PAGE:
On October 13, 1994, the famous astronomer Carl Sagan was delivering a public lecture at his own university of Cornell. During that lecture, he presented the photo seen left. This photo was taken by Voyager 1 in 1990 as it sailed away from Earth, more than 4 billion miles in the distance. Having completed it primary mission, Voyager at that time was on its way out of the Solar System, on a trajectory of approximately 32 degrees above the plane of the Solar System. Ground Control issued a command for the distant space craft to turn around and, looking back, take photos of each of the planets it had visited. From Voyager's vast distance, the Earth was captured as a infinitesimal point of light (between the two white tick marks), actually smaller than a single pixel of the photo. The image was taken with a narrow angle camera lens, with the Sun quite close to the field of view. Quite by accident, the Earth was captured in one of the scattered light rays caused by taking the image at an angle so close to the Sun. Dr. Sagan was quite moved by this image of our tiny world. Below is an enlargement of the area around our Pale Blue Dot and an excerpt from the late Dr. Sagan's talk:
"We succeeded in taking that picture [from deep space], and, if you look at it, you see a dot. That's here. That's home. That's us. On it, everyone you ever heard of, every human being who ever lived, lived out their lives. The aggregate of all our joys and sufferings, thousands of confident religions, ideologies and economic doctrines, every hunter and forager, every hero and coward, every creator and destroyer of civilizations, every king and peasant, every young couple in love, every hopeful child, every mother and father, every inventor and explorer, every teacher of morals, every corrupt politician, every superstar, every supreme leader, every saint and sinner in the history of our species, lived there on a mote of dust, suspended in a sunbeam.
The earth is a very small stage in a vast cosmic arena. Think of the rivers of blood spilled by all those generals and emperors so that in glory and in triumph they could become the momentary masters of a fraction of a dot. Think of the endless cruelties visited by the inhabitants of one corner of the dot on scarcely distinguishable inhabitants of some other corner of the dot. How frequent their misunderstandings, how eager they are to kill one another, how fervent their hatreds. Our posturings, our imagined self-importance, the delusion that we have some privileged position in the universe, are challenged by this point of pale light. Our planet is a lonely speck in the great enveloping cosmic dark. In our obscurity -- in all this vastness -- there is no hint that help will come from elsewhere to save us from ourselves. It is up to us. It's been said that astronomy is a humbling, and I might add, a character-building experience. To my mind, there is perhaps no better demonstration of the folly of human conceits than this distant image of our tiny world. To me, it underscores our responsibility to deal more kindly and compassionately with one another and to preserve and cherish that pale blue dot, the only home we've ever known."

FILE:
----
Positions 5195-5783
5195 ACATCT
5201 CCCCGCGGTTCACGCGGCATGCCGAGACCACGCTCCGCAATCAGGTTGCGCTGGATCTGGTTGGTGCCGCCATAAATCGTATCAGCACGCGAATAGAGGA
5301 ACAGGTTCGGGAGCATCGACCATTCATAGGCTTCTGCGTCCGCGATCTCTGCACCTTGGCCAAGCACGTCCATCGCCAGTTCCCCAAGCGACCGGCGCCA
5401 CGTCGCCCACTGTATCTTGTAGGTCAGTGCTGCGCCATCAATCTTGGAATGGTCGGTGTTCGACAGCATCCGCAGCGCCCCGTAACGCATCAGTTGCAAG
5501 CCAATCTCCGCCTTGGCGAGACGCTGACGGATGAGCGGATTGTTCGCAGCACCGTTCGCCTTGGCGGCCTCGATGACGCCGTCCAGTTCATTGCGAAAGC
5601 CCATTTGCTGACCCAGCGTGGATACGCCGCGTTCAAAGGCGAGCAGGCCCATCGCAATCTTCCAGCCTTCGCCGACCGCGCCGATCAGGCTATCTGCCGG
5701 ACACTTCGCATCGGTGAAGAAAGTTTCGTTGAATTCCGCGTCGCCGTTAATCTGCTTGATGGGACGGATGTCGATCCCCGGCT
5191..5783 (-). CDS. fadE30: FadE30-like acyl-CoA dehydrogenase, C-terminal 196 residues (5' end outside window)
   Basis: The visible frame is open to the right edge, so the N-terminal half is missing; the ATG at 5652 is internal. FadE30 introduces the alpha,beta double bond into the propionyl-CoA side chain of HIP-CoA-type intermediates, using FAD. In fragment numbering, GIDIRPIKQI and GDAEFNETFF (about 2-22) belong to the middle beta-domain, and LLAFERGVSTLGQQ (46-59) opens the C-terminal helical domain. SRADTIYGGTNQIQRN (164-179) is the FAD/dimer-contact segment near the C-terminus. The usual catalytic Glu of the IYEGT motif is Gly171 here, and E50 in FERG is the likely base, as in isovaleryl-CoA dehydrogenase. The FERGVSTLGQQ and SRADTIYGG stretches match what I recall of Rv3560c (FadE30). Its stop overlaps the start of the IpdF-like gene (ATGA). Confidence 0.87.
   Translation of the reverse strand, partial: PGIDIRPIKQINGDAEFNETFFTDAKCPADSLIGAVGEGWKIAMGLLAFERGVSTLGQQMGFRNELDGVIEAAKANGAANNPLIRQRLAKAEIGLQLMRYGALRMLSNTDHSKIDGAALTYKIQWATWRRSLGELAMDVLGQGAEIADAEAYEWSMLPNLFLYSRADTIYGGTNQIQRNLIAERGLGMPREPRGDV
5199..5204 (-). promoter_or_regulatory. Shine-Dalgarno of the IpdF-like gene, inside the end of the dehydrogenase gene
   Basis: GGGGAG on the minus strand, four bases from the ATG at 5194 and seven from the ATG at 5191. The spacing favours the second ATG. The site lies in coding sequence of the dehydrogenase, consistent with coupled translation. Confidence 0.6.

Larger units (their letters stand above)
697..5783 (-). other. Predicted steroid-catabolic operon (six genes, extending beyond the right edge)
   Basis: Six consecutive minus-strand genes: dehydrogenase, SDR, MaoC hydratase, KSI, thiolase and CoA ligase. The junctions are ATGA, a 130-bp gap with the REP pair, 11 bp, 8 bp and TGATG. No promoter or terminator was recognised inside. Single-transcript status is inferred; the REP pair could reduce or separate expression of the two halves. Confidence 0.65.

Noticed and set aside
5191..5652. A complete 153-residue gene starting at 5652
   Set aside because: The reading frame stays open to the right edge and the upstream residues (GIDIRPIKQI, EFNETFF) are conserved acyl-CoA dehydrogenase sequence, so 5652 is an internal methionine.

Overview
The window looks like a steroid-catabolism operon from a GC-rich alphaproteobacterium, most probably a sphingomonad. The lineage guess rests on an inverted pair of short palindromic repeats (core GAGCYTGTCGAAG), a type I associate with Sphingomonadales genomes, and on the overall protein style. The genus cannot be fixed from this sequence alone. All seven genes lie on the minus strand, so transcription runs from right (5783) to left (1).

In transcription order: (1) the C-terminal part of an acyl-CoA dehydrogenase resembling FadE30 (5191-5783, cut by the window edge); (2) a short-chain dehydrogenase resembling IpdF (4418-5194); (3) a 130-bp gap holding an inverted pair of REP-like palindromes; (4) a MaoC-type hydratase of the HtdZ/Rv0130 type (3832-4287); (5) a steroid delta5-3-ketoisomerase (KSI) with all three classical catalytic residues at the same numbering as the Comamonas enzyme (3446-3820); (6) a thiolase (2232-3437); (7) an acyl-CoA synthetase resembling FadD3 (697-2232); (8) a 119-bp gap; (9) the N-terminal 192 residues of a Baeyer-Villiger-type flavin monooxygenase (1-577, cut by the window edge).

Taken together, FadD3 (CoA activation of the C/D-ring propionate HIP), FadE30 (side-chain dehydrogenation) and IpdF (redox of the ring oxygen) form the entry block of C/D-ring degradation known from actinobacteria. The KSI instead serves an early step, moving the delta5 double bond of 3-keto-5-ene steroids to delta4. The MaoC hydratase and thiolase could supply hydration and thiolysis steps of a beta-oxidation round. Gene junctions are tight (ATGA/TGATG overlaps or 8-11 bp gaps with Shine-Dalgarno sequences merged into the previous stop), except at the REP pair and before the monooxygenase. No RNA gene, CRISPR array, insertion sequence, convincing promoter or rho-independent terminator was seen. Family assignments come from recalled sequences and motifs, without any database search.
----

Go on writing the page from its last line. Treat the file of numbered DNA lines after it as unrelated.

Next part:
I feel that the late great Carl Sagans view is felt in this recent picture to the right of saturn. In this image from cassini you can see the earth on the left of saturns rings as a small dot just like in the images above.
Given these images it seems amazingly arrogant and egotistical of us to have a geocentric bound view of the universe. The universe is a fantastically vast place and for more than 13.699 billions years at least, it got by without humans. For about 10 billion years it got by without the earth. To think that we are somehow special and it was created for us is just absurd. We are just a cosmic grain of star dust in the vast stretches of the universe. When I contemplate such things like we are literally made of stars and that for the large portion of the universe no human at least on this planet was even in it, most of what the universe is made of (dark energy, dark matter), we don't know what it is but can detects its effects. The fact that everything on this pale blue dot I call home was created by a natural process of evolution with natural selection and that I share a common ancestory with everything else on the planet. All of this astounds me in such a way I can't describe. Who needs religion for awe and wonder. No thank you.
I have the real thing. Life, the universe and everything.
When Napoleon asked the physicist Laplace where God fitted into his model of the universe, the scientist’s answer was: “II ne me faut pas de cette hypothése-la” (I have no use for that hypothesis which you mention).
Gills consist of dense networks of thin-walled blood vessels over which water is pumped. This allows carbon dioxide in the blood to move into the water, and oxygen from the water to move into the blood.
The gills are arranged into a "counter current" system so the water flows through in the opposite direction to the blood. This means that oxygen will always be picked up via the blood, and carbon dioxide will always be picked up by the water.
The oxygen gets into the water in the first place in several ways. The most important sources are marine plants, which photosynthesise and produce oxygen as a by-product, and also oxygen from the air dissolving in the water.
The carbon dioxide entering the water, on the other hand, makes perfect plant food - the marine plants and plankton absorb it and, again using photosynthesis, turn it into sugars and oxygen
"It is not what the man of science believes that distinguishes him, but how and why he believes it. His beliefs are tentative, not dogmatic; they are based on evidence, not on authority or intuition."